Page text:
Israelis and Palestinians need to work together to defeat Covid-19

Wayne David
© Gil Cohen Magen/Shutterstock.com

The success of Israel’s response to Covid-19 with an effective vaccination programme is widely acknowledged. Israel is vaccinating 48% of its population of nine million in a period of nine weeks. The aim is to vaccinate 80% of the Israeli population by the end of May.

Israel has an impressive and effective health care system, which makes such an ambitious vaccination programme possible. But it is also the case that the Israeli government has struck a deal with Pfizer for early access to its vaccine in exchange for providing the company with anonymised data of vaccinated people, so that Pfizer can determine the effectiveness of its vaccine. It also has to be said that Prime Minister Benjamin Netanyahu, in an election year, had agreed to pay Pfizer, in the words of a senior Israeli health official, “a little bit more” for the vaccine than other countries have paid. This has led to Israel having the highest vaccination rate of any country in the world. 

But what about the 5.1m Palestinians living under Israeli control in the West Bank and Gaza? Here, the situation is very different. In the Occupied Palestinian Territories (OPTs), there is no comprehensive vaccination programme. A modest supply of the Sputnik V vaccine from Russia has arrived and negotiations are being finalised with Pfizer and the United Nations.

A few weeks ago, Israel delivered 200 vaccines to Palestinian medical staff and 2,000 doses to the Palestinian Authority. Over the weekend, Israeli authorities committed to offering a vaccine to the 130,000 Palestinians with Israeli work permits. While this is a step in the right direction, there is much more that should be done.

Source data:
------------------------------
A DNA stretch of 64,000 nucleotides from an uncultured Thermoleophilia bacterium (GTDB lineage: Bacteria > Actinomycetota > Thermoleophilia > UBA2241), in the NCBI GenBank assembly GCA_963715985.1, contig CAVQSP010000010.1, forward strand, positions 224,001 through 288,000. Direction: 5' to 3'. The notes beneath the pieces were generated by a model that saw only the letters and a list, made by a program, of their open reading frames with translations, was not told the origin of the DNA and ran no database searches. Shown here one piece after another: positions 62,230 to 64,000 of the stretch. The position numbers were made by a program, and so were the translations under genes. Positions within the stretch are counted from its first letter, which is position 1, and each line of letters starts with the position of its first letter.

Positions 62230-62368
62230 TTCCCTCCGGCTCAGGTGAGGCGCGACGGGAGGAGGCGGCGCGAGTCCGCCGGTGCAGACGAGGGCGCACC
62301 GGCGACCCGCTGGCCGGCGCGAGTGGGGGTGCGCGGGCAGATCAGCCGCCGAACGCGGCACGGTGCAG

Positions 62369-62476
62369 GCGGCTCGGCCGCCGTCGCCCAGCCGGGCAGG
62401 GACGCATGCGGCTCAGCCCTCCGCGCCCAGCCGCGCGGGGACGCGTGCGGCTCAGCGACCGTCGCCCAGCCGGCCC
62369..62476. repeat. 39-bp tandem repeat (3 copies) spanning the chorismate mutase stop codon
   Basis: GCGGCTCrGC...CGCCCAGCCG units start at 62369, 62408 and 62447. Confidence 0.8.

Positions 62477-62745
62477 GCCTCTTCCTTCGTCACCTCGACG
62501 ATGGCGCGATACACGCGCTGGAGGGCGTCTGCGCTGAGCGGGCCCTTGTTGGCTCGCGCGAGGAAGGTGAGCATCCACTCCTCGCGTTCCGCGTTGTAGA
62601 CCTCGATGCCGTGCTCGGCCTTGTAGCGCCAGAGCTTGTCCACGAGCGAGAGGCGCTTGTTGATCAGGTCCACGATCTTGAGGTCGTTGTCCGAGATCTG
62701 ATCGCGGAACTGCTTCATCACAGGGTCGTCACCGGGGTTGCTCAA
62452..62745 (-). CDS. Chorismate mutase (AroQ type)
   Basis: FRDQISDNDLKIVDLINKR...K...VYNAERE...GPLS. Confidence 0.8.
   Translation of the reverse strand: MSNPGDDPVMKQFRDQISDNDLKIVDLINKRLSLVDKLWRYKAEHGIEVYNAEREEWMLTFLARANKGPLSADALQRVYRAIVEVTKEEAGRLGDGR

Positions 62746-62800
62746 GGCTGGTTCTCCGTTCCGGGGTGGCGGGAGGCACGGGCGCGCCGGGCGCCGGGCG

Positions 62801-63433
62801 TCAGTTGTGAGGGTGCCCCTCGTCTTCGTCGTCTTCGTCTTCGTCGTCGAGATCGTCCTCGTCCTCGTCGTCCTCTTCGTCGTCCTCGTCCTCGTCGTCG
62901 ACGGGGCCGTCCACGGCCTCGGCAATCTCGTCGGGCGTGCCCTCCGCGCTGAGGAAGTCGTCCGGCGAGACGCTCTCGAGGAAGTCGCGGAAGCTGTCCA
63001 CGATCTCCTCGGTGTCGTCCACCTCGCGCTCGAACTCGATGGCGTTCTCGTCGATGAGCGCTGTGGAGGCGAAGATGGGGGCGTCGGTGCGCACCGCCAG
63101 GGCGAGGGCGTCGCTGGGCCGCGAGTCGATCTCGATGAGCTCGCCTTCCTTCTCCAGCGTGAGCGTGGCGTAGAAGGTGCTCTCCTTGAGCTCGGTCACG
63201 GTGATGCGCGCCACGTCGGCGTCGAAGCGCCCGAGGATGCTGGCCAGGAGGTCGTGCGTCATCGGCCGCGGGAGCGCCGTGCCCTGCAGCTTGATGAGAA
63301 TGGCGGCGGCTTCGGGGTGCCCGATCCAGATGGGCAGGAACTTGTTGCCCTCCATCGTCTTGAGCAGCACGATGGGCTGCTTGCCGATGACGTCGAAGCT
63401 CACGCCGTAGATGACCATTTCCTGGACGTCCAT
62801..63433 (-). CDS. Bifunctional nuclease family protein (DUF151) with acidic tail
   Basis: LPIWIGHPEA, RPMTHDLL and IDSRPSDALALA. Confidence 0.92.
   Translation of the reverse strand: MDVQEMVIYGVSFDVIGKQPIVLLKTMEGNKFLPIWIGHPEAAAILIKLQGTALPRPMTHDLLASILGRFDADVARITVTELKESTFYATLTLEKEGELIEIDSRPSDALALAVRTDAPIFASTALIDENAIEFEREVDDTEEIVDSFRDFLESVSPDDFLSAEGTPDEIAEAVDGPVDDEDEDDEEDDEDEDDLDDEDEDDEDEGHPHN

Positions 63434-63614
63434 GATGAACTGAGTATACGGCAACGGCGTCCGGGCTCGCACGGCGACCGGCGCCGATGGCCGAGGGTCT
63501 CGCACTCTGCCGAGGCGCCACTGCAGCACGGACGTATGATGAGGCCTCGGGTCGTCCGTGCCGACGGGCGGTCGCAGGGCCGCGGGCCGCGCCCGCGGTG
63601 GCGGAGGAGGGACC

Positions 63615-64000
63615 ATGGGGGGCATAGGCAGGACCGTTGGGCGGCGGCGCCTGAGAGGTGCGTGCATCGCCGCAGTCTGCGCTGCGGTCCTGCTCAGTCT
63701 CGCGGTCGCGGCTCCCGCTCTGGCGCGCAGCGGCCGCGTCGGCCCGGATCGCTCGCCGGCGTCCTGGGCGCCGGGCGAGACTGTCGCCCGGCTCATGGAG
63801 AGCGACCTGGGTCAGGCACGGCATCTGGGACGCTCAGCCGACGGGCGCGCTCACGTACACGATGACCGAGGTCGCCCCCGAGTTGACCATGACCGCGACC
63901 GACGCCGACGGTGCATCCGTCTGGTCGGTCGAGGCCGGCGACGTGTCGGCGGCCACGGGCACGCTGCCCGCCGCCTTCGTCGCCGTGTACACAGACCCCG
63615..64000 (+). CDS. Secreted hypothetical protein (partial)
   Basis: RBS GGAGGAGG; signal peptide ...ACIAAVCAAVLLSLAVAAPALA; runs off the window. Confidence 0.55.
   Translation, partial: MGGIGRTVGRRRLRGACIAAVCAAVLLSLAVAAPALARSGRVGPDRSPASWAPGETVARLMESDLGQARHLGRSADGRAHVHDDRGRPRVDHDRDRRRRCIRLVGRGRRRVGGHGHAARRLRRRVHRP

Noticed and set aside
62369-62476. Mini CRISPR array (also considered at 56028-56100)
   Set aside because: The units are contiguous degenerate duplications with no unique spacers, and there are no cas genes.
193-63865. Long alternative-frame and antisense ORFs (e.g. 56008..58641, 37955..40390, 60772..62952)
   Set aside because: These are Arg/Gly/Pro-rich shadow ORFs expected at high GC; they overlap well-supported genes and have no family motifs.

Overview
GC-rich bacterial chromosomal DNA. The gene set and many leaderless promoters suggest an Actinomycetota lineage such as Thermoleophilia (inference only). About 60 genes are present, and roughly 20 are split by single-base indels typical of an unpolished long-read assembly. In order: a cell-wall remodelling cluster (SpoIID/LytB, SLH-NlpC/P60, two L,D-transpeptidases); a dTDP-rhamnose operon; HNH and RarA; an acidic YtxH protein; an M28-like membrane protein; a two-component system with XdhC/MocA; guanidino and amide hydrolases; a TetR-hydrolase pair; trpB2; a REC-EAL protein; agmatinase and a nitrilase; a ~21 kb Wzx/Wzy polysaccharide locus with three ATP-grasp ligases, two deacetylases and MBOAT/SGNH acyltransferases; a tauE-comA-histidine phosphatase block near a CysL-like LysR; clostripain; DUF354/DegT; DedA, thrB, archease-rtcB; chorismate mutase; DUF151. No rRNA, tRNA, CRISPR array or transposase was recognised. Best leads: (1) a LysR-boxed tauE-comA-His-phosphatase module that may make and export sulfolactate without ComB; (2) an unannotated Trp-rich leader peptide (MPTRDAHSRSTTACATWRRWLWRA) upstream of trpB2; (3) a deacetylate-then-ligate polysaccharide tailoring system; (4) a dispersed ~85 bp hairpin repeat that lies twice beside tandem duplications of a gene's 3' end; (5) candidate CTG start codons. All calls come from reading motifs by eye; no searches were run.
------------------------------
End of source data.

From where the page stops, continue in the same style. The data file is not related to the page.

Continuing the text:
Israel argues that as health care is the responsibility of the Palestinian Authority under the Oslo Agreements, it is not the responsibility of Israel to ensure the vaccination of Palestinians. But this is not the view of Labour or the international community. Even the British government has stated, in answer to a written parliamentary question from myself: “Under International Humanitarian Law, Israel, as the occupying power, has the duty of ensuring and maintaining public health in the OPTs to the fullest extent of the means available and with the co-operation of the local authorities”. 

Recently, the Israeli government suspended its controversial plan to use coronavirus vaccines to win allies abroad. Now is surely the time for Israel to recognise that it is in the best interest of Israelis for the Palestinians to have a comprehensive vaccine programme. There is close contact between Israelis and Palestinians in many spheres of everyday life. A joint vaccination programme that begins with those with work permits should be extended to all Palestinians in the West Bank and Gaza as soon as possible.

If Israel is to defeat Covid-19 in Israel, then Palestinians must be vaccinated as well. I hope that this can become a reality. There is a moral imperative for this to happen. Palestinians and Israelis face a common enemy and they must defeat it together.

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